Fault Protection and the Fault Loop

Last edit: 04/04/2024

The Doubt

How to protect people from electric shocks?

Consideration 1: Direct and Indirect Contacts

An electric shock can come from a Direct Contact with a live part that was not properly protected. Protection is achieved with the active parts properly insulated (cables) or placed inside enclosures not accessible from the outside (IP degree of segregation).

Another situation is in case an electrical equipment, like a motor has an internal fault and one of the stator windings comes into contact with the motor frame. In that situation the motor frame becomes energised at a dangerous voltage, due to a Ground Fault. A person touching the motor frame is subject to an electric shock. That situation is called electric shock due to an Indirect Contact and the prescriptions that prevent the person from getting seriously injured (death) are call “Fault Protections”.

Consideration 2: the Automatic Disconnection of Supply

The motor frame is called “Exposed Conductive Part”.

An Exposed Conductive Part can be subject to a bolted ground fault, meaning, in our example, a ground fault with a negligeable impedance between the stator windings and the motor frame.

A way to protect the person (Fault Protection) who touches a faulty exposed conductive part is to “automatically interrupt” the energy to the faulty motor or to the electrical equipment (like the washing machine).

In other words, the Automatic Disconnection of Supply is one of the Fault Protection methods. The methods consist in:

  1. Grounding the neutral of the transformer (also IT systems are allowed but will not be considered in this article)
  2. Creating a TN or TT grounding system. In TN, all exposed Conductive parts are connected to the neutral, while in TT to the “dirty ground”. In TN systems a Low Impedance Fault Loop is realised. In TT systems the fault loop can have a high impedance and that is the reason why it is not allowed in the USA and Canada.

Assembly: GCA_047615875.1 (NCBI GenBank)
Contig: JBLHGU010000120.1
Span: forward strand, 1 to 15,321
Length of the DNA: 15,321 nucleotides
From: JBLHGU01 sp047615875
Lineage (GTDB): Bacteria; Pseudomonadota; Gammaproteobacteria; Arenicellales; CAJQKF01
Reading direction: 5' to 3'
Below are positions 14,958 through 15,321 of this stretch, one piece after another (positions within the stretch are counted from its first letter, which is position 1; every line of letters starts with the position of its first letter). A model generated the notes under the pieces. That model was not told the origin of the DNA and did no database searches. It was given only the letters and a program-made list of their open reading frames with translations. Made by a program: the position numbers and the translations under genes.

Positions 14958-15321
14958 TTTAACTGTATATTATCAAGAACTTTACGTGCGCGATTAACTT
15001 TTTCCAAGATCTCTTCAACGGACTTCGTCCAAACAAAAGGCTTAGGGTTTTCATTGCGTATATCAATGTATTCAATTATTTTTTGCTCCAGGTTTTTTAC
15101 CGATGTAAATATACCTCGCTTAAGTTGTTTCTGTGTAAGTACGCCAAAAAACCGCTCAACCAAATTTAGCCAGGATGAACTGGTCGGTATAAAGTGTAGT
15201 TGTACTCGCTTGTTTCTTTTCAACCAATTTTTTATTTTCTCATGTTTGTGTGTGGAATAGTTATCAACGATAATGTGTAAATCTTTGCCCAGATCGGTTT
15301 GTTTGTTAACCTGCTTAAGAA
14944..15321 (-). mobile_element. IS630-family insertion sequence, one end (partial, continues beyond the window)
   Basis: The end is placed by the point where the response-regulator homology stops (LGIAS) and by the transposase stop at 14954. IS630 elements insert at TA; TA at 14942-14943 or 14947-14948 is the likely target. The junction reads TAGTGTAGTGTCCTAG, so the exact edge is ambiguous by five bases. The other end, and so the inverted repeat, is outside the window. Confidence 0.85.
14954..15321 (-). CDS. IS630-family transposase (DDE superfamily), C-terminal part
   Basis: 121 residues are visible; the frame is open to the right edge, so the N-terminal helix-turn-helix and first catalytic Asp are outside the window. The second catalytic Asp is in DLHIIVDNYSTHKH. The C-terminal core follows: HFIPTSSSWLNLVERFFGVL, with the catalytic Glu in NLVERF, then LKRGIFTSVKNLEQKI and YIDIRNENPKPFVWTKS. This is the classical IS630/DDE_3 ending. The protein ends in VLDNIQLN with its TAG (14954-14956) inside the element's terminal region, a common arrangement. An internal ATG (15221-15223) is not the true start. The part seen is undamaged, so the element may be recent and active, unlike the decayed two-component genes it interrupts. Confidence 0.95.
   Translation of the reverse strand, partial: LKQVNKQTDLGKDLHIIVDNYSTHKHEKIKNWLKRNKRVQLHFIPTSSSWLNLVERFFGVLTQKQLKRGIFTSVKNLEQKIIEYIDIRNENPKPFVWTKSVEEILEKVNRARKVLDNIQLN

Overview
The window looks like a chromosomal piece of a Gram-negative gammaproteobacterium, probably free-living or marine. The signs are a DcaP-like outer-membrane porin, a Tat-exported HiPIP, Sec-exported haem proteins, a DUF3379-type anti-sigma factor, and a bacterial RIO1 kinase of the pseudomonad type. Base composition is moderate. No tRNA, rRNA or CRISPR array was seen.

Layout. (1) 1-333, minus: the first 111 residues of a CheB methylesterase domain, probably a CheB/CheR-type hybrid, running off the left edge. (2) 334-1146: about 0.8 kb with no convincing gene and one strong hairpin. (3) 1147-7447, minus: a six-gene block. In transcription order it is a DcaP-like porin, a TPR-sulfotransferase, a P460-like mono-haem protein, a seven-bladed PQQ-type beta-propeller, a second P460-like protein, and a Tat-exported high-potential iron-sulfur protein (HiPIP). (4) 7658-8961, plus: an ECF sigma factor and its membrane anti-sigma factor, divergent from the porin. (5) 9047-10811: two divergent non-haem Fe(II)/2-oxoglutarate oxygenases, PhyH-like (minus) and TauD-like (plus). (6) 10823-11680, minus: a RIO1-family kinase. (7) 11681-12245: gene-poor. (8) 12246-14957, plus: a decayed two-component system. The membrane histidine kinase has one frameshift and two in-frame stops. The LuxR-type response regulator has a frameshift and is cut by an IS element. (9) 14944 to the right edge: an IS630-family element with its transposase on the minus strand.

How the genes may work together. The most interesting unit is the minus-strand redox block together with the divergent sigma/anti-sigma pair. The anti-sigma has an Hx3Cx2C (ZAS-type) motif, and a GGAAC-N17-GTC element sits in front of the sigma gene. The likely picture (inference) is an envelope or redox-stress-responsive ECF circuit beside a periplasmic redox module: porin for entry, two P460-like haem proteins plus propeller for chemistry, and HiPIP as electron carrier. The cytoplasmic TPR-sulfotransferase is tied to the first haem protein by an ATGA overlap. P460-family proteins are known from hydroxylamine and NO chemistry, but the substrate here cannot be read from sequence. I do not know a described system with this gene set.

3. In case of a bolted fault, making sure there is a protecting devise, having isolating characteristics (no contactors please!) that opens the fault loop. Actually, making sure that, in case of a bolted fault, the fault current is big enough to open the protecting device.

In the picture, we show a TN system where the protective device, the one opening the fault loop is a Residual Current Device (RCD).

Consideration 3: How Electrical Safety is achieved around the world

The principle of “Automatic Disconnection of Supply” is recognised and implemented all over the world. The most used grounding system is the TN-S. In USA and Canada that is called “Solidly Grounded Wye”.

How to verify that the system works in your installation? In IEC 60204-1 there are 2 tests to be performed, detailed in Chapter 18 of the standard:


Please consider that the verification of the proper bonding consists in measuring the impedance of the bonding connection between the motor (exposed conductive part) and the main bonding terminal. It is not required to disconnect the PE conductor from the bonding terminal! True that in that way the measurements also include “the parallel paths”, but that is perfectly accepted by all electrical standards.

As explained in this article, only Exposed conductive parts (ECPs) must be bonded. Moreover a metal part in contact with an ECP does not become an ECP! In other terms, the rule to protect people from a ground fault is not to bond what can become energised but only what can become “directly Energised”!.


People are protected from electric shock when the electrical installation has Basic Protection (insulation and Enclosures) and Fault Protection: the most used Fault protection is the Automatic Disconnection of Supply.

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